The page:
The Diaries of John Quincy Adams Digital Project

poster / demo / art installation
  1. 1. Neal Millikan

    The Adams Papers - Massachusetts Historical Society

Work text
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John Quincy Adams (JQA, 1767–1848) was one of America’s great statesmen. The oldest son of John and Abigail Adams of Quincy, Massachusetts, his public service career spanned six decades and included roles as diplomat, secretary of state, president, and congressman. For more than 68 years, JQA kept a diary of his public and private experiences. Begun in 1779, the diary grew to over 15,000 pages by the time the final entries were penned before his death in 1848. The resulting 51 diary volumes comprise the longest continuous record of any American of the time and provide an unparalleled resource for students, scholars, and all lovers of history. The value of JQA's diary lies beyond the study of one important individual. It can help inform broader historical discussions, such as gender, race, and scientific progress. This digital project is making the diary truly accessible for the first time by presenting a verified and searchable transcription of each date’s entry.
The project has been informed by the theories and practices of the documentary editing community. The purpose of documentary editing is not just to make historical primary source material available, but to facilitate engagement with the text by providing context and topical access through the editorial apparatus of annotations, an introduction, and an index. This project serves to address that overarching purpose but within a new approach. Instead of annotations and an index, it will incorporate an innovative context for usability via personal name and topical identifiers to facilitate deeper use by a broader audience. We are using a defined subset of the Text Encoding Initiative (TEI) tagging language to encode our transcriptions, which are in XML files.
Given the fact that JQA’s diary spans 68 years, work on this project has been divided into five chronological periods: early (November 1779 – December 1788), diplomatic (January 1789 – August 1817), secretary of state (September 1817 – February 1825), presidential (March 1825 – December 1829), and congressional (January 1830 – February 1848). The project is being undertaken by a combination of institutional staff, interns (graduate students, undergraduates, and high schoolers), and volunteers. This presentation will discuss the challenges and benefits of utilizing such a varied workforce on a digital humanities project.
Enhanced access to the project will include keyword and personal name search ability, along with topical search features based on themes in middle and high school history curricula. The unique needs of this community were identified through consultation with educators in an effort to understand how to make the diaries more useful to this particular audience. From these discussions we learned that while online transcriptions address the accessibility issue for students who have difficulty reading handwritten documents, keyword searching alone cannot adequately reveal the full, rich content of these materials.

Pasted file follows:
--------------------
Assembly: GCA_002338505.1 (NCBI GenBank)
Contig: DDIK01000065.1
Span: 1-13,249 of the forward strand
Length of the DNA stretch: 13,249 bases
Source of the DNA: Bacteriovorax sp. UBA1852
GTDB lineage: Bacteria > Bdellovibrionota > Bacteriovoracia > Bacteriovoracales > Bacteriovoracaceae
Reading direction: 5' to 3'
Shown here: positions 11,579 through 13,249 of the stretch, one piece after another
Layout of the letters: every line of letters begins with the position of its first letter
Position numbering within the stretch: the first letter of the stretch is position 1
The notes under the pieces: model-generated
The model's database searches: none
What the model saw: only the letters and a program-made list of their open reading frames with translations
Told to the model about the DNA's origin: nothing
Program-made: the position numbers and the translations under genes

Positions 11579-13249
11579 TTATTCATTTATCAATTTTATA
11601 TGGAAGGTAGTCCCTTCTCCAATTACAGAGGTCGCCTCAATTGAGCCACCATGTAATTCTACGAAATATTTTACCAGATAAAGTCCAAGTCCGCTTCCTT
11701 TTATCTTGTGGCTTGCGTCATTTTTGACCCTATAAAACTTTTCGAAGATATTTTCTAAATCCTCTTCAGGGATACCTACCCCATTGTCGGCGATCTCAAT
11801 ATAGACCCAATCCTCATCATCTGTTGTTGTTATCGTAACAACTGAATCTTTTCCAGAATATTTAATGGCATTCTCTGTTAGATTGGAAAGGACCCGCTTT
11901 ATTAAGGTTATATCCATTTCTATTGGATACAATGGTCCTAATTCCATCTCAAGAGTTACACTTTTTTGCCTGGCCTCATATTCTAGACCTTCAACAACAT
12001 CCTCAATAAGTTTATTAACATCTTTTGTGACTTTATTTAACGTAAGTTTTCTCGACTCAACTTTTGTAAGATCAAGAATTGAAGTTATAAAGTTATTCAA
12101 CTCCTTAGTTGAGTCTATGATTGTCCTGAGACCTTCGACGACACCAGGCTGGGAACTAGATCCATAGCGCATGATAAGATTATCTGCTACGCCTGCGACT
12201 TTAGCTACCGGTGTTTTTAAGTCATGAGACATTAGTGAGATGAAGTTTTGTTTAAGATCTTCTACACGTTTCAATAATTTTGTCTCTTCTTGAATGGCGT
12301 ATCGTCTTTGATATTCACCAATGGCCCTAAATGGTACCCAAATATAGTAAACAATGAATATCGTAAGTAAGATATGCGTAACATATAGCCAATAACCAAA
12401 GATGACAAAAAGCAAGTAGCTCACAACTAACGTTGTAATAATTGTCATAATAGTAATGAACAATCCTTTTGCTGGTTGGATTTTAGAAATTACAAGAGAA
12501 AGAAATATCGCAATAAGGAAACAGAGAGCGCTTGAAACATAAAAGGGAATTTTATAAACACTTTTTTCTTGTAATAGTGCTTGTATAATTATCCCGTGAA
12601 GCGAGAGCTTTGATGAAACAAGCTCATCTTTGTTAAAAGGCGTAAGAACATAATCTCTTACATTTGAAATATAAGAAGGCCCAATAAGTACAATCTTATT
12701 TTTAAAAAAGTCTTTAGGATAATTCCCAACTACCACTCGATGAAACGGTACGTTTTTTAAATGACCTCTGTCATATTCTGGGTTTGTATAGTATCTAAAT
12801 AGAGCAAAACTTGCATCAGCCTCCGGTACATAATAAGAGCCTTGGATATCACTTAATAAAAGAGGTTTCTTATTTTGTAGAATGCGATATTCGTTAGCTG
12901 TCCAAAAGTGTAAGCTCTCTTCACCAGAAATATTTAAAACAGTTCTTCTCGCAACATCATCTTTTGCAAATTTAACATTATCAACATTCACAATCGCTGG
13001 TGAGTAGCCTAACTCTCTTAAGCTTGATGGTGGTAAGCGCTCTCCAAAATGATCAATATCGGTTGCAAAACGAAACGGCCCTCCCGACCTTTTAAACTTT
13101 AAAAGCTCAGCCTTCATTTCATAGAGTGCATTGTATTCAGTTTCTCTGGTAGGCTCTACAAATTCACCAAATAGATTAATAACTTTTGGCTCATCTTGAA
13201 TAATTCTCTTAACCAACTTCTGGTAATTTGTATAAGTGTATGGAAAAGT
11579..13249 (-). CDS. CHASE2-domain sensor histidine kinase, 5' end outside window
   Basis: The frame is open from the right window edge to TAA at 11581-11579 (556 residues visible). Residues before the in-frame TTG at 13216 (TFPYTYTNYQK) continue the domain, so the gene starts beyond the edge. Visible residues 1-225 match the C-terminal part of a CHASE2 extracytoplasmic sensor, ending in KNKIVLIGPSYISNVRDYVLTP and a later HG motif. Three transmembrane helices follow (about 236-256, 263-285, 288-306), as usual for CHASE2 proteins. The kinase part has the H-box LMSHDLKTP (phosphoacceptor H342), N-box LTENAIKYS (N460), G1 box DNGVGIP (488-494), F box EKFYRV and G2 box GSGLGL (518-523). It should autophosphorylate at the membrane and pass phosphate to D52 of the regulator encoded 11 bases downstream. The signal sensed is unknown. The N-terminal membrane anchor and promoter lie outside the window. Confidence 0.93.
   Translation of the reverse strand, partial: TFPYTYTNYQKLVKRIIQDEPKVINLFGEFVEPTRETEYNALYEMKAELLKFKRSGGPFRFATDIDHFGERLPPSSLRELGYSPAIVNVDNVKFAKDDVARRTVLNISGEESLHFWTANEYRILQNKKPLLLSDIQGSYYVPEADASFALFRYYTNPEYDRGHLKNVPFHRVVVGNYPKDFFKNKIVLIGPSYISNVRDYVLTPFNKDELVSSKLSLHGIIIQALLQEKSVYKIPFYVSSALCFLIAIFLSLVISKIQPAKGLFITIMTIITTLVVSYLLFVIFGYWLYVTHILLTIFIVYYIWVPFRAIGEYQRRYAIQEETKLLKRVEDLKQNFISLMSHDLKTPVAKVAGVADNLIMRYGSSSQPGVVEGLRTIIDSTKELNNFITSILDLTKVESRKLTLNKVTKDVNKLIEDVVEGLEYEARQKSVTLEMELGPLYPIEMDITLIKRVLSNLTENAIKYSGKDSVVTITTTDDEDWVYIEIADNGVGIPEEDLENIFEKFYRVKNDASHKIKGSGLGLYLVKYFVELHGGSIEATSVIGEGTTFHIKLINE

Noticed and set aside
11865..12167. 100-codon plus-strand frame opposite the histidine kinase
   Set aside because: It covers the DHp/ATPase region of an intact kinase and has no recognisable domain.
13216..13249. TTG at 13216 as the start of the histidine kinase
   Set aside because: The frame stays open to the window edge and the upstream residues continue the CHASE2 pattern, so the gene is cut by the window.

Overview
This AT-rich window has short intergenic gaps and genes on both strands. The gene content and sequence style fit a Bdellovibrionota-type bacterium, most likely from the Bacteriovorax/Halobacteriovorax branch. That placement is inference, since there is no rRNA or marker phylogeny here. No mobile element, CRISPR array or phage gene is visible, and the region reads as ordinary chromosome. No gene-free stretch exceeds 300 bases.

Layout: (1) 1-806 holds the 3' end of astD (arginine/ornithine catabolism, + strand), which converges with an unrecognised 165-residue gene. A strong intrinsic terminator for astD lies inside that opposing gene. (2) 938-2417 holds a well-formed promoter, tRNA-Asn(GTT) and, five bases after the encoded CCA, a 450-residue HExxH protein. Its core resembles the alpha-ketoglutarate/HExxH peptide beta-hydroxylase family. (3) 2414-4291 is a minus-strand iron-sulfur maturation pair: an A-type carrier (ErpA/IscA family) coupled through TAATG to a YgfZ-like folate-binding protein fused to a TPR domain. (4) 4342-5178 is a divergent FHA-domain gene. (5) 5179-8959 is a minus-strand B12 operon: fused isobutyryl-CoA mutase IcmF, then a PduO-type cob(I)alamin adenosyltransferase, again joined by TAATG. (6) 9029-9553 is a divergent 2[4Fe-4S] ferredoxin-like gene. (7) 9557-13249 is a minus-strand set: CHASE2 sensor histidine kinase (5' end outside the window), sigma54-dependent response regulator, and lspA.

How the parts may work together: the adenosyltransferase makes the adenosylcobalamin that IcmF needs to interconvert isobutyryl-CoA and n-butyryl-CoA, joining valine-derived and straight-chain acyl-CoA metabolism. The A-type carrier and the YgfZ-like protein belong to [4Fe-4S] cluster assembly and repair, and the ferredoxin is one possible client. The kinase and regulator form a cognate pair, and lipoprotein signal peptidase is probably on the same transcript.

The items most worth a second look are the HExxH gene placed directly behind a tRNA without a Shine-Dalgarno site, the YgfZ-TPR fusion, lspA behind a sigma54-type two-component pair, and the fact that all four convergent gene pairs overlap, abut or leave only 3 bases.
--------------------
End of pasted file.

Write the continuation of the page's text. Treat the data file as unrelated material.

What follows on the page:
Throughout his life, JQA interacted with thousands of individuals. A names list is regularly updated with an individual’s name, birth and death dates, date first mentioned in the diary, brief biography, and a unique identifier. This list will allow our web developer to build a search tool to enable users to search for individuals, even when they have not been elucidated by JQA in the text. For example, if JQA mentions “father and mother,” the analysis provided by a staff member allows the names to be encoded with the identifiers adams-john and adams-abigail.
To facilitate topical searches of the diary, project staff consulted with educators to identify approximately 100 themes related to American history. These form the basis of the subject analysis where a staff member assigns the relevant topical headings for each diary entry. For example, in a particular date entry, topical access could be added for Industrialization, Native Americans, Science and Technology, and Slave Trade—topics of particular interest to students and teachers and utilized in history courses—even though JQA may not have written any of those specific words in his diary. Once this search tool is created, we envision a browse list of subject headings that will enable more complex and informed discoverability on historical topics than a keyword search alone could provide.
The project currently has two websites. The original site, produced in 2006, provides images of the diary manuscript pages that are date searchable. The new website, launched in 2017, provides transcriptions along with short and long versions headnotes for chronological periods of the diary. In the future, we will combine the content from these two websites to allow for display of the manuscript page images alongside the transcriptions.

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Conference Info

In review

ADHO - 2019

Hosted at Utrecht University

Utrecht, Netherlands

July 9, 2019 - July 12, 2019

436 works by 1162 authors indexed

Series: ADHO (14)

Organizers: ADHO